Choosing a suitable carrier

When buying a cat carrier it should meet your cat’s needs in terms of practicality, safety and security.

  • The carrier should have a handle to provide extra support but should never be held solely by this as unstable jerky movements can cause distress to your cat. This can be prevented by placing a hand underneath for support.
  • There should be at least one door to the front of the carrier, but the option of a door on the roof may help with ease of getting in and out of carrier, although voluntary entry is always favoured.
  • It is strongly recommended that the carrier can be disassembled while the cat is still in the base. This is usually achieved via side clips that allow the removal of the top half of the carrier and the door. It NOT RECOMMENDED to pull, tip or manhandle your cat out of the carrier.
  • It is advisable to get a plastic carrier, so it is easy to clean and durable. Non-fragranced product such as washing up liquid and water are preferred for washing the carrier to reduce new or strange smells which may cause anxiety in your cat.

Socialising your cat with the carrier

Socialising your cat with its carrier should be done in stages and at any point the cat becomes distressed you should stop and try again later.

  • First the carrier should be introduced base only.
  • Put nice familiar bed or blanket it to add familiar smells
  • It should be placed out of the way but visible so the cat can see but is not confronted with a foreign scary object in its route through the house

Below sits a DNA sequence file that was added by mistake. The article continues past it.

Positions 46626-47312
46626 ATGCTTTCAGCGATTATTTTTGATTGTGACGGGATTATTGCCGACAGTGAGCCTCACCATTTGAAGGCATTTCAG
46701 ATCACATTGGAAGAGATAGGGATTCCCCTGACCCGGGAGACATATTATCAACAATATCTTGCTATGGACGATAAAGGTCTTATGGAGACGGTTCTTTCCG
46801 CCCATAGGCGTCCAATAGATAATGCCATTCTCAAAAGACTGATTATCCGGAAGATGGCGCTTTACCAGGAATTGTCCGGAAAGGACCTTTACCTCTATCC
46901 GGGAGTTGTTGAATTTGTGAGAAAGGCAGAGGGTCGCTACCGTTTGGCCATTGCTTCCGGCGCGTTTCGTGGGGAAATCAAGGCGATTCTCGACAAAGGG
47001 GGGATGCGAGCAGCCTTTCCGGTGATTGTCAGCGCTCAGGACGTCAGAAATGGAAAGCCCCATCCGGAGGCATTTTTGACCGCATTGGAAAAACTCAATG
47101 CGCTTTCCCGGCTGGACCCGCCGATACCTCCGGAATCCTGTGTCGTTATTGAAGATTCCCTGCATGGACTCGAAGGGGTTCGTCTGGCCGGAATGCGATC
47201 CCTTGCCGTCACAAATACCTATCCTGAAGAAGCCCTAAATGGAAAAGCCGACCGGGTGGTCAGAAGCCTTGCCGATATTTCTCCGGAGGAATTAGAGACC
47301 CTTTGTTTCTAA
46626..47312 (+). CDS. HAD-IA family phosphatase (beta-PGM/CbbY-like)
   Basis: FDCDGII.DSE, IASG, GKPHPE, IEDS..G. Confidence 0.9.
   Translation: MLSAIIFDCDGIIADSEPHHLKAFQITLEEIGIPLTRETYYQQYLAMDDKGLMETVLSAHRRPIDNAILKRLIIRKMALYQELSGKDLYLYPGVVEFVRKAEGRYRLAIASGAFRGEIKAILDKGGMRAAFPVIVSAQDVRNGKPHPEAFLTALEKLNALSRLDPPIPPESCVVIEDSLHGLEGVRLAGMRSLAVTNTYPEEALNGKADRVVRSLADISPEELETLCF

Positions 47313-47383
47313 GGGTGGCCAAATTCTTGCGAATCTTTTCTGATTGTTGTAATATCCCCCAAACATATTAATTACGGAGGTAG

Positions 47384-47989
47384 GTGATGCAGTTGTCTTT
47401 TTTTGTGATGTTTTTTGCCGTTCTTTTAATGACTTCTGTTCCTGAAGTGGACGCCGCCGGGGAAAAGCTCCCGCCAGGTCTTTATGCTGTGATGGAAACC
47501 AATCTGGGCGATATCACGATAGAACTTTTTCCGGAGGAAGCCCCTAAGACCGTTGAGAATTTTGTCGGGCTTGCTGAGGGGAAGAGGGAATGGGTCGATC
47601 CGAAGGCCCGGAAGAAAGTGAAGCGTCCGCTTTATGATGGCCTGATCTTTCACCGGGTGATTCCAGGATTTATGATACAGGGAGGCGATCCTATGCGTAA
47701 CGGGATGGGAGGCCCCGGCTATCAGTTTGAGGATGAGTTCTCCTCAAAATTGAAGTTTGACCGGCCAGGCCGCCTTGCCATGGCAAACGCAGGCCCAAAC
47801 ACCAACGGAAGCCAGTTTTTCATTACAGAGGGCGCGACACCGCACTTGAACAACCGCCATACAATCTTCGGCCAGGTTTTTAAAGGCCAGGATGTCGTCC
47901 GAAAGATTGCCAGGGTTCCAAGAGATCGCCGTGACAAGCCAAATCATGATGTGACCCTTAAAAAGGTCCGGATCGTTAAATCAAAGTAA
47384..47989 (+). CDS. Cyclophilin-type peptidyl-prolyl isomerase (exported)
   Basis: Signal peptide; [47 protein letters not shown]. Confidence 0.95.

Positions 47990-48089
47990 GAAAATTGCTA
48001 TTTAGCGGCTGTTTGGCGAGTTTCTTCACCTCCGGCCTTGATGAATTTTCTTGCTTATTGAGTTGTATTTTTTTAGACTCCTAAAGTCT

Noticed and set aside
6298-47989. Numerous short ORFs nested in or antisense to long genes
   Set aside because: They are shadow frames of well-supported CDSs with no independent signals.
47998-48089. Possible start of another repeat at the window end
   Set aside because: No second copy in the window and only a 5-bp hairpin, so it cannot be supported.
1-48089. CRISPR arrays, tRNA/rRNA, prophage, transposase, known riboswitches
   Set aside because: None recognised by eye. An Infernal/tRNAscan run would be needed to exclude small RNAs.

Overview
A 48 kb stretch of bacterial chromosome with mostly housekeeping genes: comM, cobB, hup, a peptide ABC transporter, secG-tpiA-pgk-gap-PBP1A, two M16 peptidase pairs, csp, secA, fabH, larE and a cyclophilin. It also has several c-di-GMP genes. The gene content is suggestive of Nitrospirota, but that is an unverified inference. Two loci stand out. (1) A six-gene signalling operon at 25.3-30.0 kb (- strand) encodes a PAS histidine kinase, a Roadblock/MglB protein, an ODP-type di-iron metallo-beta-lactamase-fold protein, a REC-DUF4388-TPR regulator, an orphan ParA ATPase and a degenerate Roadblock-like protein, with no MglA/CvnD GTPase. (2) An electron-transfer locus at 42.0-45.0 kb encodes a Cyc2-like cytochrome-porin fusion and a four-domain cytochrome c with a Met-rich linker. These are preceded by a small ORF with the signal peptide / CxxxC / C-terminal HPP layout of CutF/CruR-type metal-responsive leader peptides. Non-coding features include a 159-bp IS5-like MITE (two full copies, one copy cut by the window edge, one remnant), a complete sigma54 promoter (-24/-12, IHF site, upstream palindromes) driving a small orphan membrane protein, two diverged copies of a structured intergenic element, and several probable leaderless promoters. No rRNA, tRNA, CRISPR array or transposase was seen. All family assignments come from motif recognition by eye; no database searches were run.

• Treats should be placed leading the cat to the carrier as a lure, but the cat must not be forced to approach it
  • When cat is fully comfortable being in the base of the carrier the lid may be introduced, but not whilst the cat is in it
  • Again treating and rewarding until the cat is completely comfortable, some cats may even choose to use this as their safe place or hide away
  • Once the cat is completely comfortable, attach the door and leave open until the cat is again fully comfortable
  • Then closing the door and opening again, without leaving cat shut in, again treating to reward the cat
  • Leave the door closed for longer each time before beginning to move carrier with the cat

Socialising your cat with movement of the carrier

Gradually increase periods of moving the carrier with the cat inside, making sure that they are not distressed. If they seem distressed, try again later. Make sure that you support the carrier from the bottom rather than just carrying it using the handle.

Socialising your cat with the car

Gradually build up time in the car. Start with a few minutes in a stationary car and build up to short journeys and then the journey to the vet.

Please ensure your cat is securely within a carrier whenever they are in the car. NEVER TRAVEL WITH YOUR CAT LOOSE IN THE CAR.

At the vets

Whiskers Vets is a Silver accredited ISFM Cat Friendly Clinic. We have an area of our waiting room dedicated to cats and we have a ‘cat parking area’ so that the carrier can be placed on a raised shelf to reduce stress. We also have and recommend placing a Pet Remedy infused towel (provided) over the carrier in the waiting area to reduce stress.